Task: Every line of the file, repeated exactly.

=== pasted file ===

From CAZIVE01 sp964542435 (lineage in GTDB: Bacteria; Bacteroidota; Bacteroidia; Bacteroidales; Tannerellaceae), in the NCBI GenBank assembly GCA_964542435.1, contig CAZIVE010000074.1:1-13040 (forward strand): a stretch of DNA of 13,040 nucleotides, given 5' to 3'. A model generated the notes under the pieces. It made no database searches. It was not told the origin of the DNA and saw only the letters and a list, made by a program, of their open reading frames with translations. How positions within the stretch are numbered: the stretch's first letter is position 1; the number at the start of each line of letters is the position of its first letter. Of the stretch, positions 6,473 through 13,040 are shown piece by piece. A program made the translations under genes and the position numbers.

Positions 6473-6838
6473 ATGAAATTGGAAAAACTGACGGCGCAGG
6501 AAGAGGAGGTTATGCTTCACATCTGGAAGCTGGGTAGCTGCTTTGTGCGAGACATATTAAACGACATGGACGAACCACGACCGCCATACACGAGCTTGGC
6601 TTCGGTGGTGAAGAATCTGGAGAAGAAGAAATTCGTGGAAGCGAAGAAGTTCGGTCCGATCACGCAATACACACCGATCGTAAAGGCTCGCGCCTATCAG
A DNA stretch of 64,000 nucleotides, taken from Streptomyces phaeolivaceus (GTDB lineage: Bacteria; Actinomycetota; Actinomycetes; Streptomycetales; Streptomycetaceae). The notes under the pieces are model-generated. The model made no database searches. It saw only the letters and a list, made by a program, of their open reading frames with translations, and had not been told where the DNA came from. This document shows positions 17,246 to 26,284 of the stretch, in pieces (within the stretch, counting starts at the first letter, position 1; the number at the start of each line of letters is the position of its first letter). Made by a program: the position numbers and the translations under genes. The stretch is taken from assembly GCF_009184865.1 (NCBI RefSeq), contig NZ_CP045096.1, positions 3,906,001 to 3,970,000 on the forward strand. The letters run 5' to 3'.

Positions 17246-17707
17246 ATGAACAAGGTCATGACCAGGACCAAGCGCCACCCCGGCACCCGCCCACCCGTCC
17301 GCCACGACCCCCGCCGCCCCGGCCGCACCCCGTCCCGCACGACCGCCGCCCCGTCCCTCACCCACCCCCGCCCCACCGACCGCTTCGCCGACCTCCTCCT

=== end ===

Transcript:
From CAZIVE01 sp964542435 (lineage in GTDB: Bacteria; Bacteroidota; Bacteroidia; Bacteroidales; Tannerellaceae), in the NCBI GenBank assembly GCA_964542435.1, contig CAZIVE010000074.1:1-13040 (forward strand): a stretch of DNA of 13,040 nucleotides, given 5' to 3'. A model generated the notes under the pieces. It made no database searches. It was not told the origin of the DNA and saw only the letters and a list, made by a program, of their open reading frames with translations. How positions within the stretch are numbered: the stretch's first letter is position 1; the number at the start of each line of letters is the position of its first letter. Of the stretch, positions 6,473 through 13,040 are shown piece by piece. A program made the translations under genes and the position numbers.

Positions 6473-6838
6473 ATGAAATTGGAAAAACTGACGGCGCAGG
6501 AAGAGGAGGTTATGCTTCACATCTGGAAGCTGGGTAGCTGCTTTGTGCGAGACATATTAAACGACATGGACGAACCACGACCGCCATACACGAGCTTGGC
6601 TTCGGTGGTGAAGAATCTGGAGAAGAAGAAATTCGTGGAAGCGAAGAAGTTCGGTCCGATCACGCAATACACACCGATCGTAAAGGCTCGCGCCTATCAG
A DNA stretch of 64,000 nucleotides, taken from Streptomyces phaeolivaceus (GTDB lineage: Bacteria; Actinomycetota; Actinomycetes; Streptomycetales; Streptomycetaceae). The notes under the pieces are model-generated. The model made no database searches. It saw only the letters and a list, made by a program, of their open reading frames with translations, and had not been told where the DNA came from. This document shows positions 17,246 to 26,284 of the stretch, in pieces (within the stretch, counting starts at the first letter, position 1; the number at the start of each line of letters is the position of its first letter). Made by a program: the position numbers and the translations under genes. The stretch is taken from assembly GCF_009184865.1 (NCBI RefSeq), contig NZ_CP045096.1, positions 3,906,001 to 3,970,000 on the forward strand. The letters run 5' to 3'.

Positions 17246-17707
17246 ATGAACAAGGTCATGACCAGGACCAAGCGCCACCCCGGCACCCGCCCACCCGTCC
17301 GCCACGACCCCCGCCGCCCCGGCCGCACCCCGTCCCGCACGACCGCCGCCCCGTCCCTCACCCACCCCCGCCCCACCGACCGCTTCGCCGACCTCCTCCT